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Damn the Torpedoes: Continuing to Finance U.S. Oil and Gas Operations in Tumultuous Times

John T. Bradford, Jennifer Mosley, Proceedings of 55th Annual Rocky Mountain Mineral Law Institute (2009)

The U.S. oil and gas industry finds itself operating in a credit crunch, brought on in part by the crash in the subprime loan and housing markets beginning in 2006-2007.1 At nearly the same time, oil and natural gas prices began their march to unprecedented levels, with oil rising to over $140 per barrel in mid-2008 and natural gas rising to almost $14 per MMBtu in mid-2008. With these price increases, financial institutions made oil and gas reserve-backed credit readily available. Private equity [22-2] jumped into the market as well, helping to fuel a boom in exploration and development operations across the country.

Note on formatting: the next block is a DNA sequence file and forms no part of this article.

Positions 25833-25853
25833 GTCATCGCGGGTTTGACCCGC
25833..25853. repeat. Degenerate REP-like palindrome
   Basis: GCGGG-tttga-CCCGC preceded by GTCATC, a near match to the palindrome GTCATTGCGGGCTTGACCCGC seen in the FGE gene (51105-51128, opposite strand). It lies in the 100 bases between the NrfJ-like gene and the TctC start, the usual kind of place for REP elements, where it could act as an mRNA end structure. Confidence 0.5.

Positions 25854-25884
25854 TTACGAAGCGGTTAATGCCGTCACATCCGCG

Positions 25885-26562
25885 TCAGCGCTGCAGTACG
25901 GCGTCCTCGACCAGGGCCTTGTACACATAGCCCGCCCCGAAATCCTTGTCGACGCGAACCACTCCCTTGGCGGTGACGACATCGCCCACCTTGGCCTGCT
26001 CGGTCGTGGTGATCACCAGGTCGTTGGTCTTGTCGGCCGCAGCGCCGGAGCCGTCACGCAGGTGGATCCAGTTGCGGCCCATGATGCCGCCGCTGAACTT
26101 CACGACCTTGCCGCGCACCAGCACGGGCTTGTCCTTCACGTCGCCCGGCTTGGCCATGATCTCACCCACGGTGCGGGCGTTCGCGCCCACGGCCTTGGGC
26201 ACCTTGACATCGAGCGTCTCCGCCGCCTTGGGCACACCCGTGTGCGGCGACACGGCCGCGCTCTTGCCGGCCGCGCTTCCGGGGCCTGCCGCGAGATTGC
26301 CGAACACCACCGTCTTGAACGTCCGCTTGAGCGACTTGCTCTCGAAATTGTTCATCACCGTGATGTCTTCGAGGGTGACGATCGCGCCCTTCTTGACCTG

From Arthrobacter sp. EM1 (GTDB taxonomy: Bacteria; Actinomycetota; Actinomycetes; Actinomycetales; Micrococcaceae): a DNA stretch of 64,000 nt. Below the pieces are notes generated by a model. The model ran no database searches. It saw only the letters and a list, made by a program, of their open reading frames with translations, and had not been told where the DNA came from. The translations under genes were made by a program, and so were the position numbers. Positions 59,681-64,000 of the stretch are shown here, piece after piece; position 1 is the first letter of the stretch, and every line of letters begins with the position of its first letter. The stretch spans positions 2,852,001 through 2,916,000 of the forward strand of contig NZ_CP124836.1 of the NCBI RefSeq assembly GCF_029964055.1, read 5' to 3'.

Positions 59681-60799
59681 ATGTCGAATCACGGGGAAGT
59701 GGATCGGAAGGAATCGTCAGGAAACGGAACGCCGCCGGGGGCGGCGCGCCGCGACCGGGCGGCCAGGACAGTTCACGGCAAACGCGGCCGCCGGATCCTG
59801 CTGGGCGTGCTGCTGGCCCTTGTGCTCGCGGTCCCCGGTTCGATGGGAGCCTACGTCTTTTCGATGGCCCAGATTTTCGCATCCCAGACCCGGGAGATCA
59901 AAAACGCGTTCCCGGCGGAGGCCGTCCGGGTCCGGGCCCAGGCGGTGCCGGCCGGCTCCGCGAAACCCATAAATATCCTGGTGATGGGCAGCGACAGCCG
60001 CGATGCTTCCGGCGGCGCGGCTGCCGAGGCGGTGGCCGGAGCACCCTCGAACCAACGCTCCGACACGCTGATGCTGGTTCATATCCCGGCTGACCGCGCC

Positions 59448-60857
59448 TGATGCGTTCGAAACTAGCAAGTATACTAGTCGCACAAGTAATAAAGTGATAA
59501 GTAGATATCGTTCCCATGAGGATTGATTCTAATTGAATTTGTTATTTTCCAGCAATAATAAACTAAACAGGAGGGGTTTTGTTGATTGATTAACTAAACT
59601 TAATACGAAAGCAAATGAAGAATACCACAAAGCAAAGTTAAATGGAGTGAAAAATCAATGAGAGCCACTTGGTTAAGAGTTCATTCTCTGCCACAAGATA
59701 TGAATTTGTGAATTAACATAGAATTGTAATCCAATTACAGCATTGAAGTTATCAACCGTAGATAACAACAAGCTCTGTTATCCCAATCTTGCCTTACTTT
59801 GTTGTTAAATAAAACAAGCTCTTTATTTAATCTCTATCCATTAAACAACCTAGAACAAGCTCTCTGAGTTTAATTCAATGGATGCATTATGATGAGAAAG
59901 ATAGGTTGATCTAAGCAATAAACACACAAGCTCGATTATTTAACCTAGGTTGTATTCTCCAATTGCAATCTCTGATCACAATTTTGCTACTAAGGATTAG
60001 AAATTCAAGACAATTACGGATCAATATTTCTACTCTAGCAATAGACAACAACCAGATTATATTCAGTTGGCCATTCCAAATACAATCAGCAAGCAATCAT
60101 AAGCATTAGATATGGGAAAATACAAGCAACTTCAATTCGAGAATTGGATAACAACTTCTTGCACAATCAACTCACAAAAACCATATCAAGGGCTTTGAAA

Commodity prices began to tumble later in 2008 at a time when the stock markets also began their historic decline. Financial institutions, reeling from the substantial losses on subprime mortgages and other loans, significantly tightened their lending standards or withdrew from the market entirely. As 2008 drew to a close, many smaller oil and gas companies were left with declining values for their reserves and little or no access to capital for their operations. As far as these companies were concerned, the credit crunch was in full force.
One of the first signs of a thaw in the credit markets for oil and gas operations came at year-end 2008. Chesapeake Energy Corporation (Chesapeake) closed a $412 million volumetric production payment (VPP) transaction